Jacobs later elaborated on his belief that other community issues can't begin to be addressed until the tide of gun violence is staunched. "When you come home and find your house flooded, what's the first thing you do?" he said. "You don't call the government. You turn off the tap that brings in water from the street. Then you do your first assessment and call. Gun violence is like a flood running through a house. If we begin to stop the flood, people can feel that they can start to concentrate on other things, but right now, we're being flooded with these guns."
Director of the Strawberry Mansion Neighborhood Action Center Lenora Jackson-Evans echoed the feeling of helplessness in the face of such a massive and deeply-rooted problem. She said violence occurs with such frequency in certain areas that it often has a numbing effect on the public. Reporters swoop in each time a crime occurs and cherry-pick a collection of quotes to fill their notebooks. "Then we don't see them again until the next group," she said.
But the same frequency of violence that has anesthetized much of the reading – and reporting – public has overwhelmed Evans' neighborhood, which experiences each loss as a living, breathing whole, resulting in a deep pain she said is difficult for others to understand. "The whole community is crying out," she said. "My heart is so heavy."
Evans said that after the 2010 shooting death of her son – preceded by the death of her nephew the year before and that of her brother in 2007, who took his own life while in the throes of drug addiction – the city offered to send her to grieving counseling.
But Evans wasn't the only one grieving. "In the meantime, families and and children were hurting. It's not just about my son, I was thinking about the perpetrator's family," she said, searching for the words to express the depth of her pain. "When people get killed in a close knit neighborhood, everyone is affected," she said. "I'm tired of marches. I'm tired of vigils. This is a community where everyone is hurting when one child is killed."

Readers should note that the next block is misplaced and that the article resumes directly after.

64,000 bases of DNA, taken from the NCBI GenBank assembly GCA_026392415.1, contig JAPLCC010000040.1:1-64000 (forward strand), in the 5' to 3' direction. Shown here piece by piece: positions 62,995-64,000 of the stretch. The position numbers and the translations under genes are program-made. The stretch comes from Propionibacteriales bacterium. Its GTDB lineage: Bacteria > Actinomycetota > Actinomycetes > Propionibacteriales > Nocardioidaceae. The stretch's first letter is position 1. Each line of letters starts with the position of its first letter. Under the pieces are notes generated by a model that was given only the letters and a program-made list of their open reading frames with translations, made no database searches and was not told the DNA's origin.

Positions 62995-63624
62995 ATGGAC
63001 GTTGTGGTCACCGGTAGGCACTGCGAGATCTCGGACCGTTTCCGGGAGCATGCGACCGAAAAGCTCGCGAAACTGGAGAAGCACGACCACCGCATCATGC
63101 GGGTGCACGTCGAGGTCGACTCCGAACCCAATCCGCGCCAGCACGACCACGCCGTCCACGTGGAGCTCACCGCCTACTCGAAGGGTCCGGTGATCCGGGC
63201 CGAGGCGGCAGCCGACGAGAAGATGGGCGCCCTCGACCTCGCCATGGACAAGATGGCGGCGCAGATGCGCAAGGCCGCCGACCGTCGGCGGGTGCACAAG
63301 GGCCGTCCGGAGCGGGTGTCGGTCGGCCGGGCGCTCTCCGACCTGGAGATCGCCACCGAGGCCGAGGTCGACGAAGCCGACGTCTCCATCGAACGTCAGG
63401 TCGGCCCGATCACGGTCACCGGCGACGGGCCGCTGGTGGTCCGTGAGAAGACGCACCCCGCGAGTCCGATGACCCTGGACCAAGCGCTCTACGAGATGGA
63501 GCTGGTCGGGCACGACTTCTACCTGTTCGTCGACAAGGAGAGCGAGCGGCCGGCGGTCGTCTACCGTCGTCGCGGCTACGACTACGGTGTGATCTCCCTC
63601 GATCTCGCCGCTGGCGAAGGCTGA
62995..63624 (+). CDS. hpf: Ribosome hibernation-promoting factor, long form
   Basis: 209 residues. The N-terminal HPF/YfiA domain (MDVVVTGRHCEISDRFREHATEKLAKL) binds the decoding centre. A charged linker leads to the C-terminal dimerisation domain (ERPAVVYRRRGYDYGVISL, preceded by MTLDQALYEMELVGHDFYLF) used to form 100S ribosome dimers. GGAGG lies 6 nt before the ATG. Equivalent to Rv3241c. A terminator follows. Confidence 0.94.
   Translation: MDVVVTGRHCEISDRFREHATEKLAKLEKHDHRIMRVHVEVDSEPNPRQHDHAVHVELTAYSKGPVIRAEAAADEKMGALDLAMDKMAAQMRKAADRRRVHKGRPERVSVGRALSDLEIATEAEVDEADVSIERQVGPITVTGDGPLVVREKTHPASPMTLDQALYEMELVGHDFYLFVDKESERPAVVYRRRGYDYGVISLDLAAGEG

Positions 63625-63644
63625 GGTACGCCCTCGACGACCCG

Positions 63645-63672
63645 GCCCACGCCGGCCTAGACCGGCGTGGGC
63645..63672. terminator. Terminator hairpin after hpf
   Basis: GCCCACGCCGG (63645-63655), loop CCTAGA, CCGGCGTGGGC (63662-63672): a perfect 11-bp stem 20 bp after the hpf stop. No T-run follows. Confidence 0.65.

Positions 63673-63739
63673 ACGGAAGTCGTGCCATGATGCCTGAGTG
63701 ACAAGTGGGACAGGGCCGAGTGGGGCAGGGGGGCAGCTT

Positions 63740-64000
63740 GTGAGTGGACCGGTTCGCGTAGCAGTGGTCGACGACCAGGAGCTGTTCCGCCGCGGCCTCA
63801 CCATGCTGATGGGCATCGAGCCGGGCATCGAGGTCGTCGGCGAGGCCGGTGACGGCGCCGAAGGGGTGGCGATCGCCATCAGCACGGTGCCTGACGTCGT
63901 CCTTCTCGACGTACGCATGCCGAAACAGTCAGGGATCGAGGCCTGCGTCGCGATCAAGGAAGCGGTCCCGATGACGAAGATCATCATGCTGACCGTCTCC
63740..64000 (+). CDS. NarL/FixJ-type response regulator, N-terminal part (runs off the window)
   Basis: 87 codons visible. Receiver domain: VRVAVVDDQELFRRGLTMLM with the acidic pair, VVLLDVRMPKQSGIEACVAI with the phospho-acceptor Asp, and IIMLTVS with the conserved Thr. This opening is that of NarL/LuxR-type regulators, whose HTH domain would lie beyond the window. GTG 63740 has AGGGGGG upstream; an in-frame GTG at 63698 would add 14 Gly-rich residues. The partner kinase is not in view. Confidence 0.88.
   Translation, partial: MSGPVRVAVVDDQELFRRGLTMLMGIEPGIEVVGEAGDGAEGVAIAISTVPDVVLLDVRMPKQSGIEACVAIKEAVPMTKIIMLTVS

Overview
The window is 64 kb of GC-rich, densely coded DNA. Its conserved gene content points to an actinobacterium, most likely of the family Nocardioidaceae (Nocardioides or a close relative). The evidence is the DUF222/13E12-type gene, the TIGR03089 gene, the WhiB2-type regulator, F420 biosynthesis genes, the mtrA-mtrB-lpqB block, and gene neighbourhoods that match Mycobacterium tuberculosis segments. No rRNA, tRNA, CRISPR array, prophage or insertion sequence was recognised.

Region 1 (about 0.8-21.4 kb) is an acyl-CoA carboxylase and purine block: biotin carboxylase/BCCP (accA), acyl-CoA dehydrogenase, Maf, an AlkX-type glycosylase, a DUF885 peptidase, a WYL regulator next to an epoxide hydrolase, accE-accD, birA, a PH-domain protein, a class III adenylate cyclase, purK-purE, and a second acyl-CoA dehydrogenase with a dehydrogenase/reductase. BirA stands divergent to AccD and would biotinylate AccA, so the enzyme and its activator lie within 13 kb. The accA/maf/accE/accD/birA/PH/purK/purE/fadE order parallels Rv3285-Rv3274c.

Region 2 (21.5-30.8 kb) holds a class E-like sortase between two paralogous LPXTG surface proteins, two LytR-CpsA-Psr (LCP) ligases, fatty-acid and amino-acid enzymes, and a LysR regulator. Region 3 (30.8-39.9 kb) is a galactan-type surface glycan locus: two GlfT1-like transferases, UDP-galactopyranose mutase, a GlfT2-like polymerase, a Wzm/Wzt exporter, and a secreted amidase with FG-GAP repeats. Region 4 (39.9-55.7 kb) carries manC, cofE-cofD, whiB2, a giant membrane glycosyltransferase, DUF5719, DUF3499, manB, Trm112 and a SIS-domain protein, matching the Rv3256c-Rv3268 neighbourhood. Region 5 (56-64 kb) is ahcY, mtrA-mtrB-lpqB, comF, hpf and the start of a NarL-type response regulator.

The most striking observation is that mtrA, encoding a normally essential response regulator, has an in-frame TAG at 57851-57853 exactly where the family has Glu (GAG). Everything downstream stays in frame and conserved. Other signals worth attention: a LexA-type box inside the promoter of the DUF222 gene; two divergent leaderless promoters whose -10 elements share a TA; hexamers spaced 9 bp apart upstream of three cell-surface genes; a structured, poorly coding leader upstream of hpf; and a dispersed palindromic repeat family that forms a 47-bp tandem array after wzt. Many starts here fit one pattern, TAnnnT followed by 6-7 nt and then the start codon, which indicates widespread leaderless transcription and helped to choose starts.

Evans' organization, like many, is understaffed, underfunded and overwhelmed. She doesn't know how to begin to create a website or write and circulate a traditional press release. Servicing over 40,000 people with only two staffers, Evans can barely deal with the day-to-day stream of LIHEAP applications, social services requests, pleas for information about job openings and young adults who just want someone to listen. And the pain. "There's so much hurt," she said. "I don't know if that's why these young men react and do what they do."
Evans concluded that she would like to develop a relationship with an editor to talk about these types of issues on a one-on-one, ongoing basis, as well as to see more engagement between community groups, the media, and young people. "I'm tired of sitting at a table with adults," she said. "We need to speak to young people, because what works for us doesn't work for them."
The meeting didn't end with any easy solutions – nor should it have. But mailing lists and media training tip sheets were distributed, business cards and brochures were exchanged. The conversation began. "I had a chance to express myself," Jacobs said afterward. "I'm usually not invited to these things."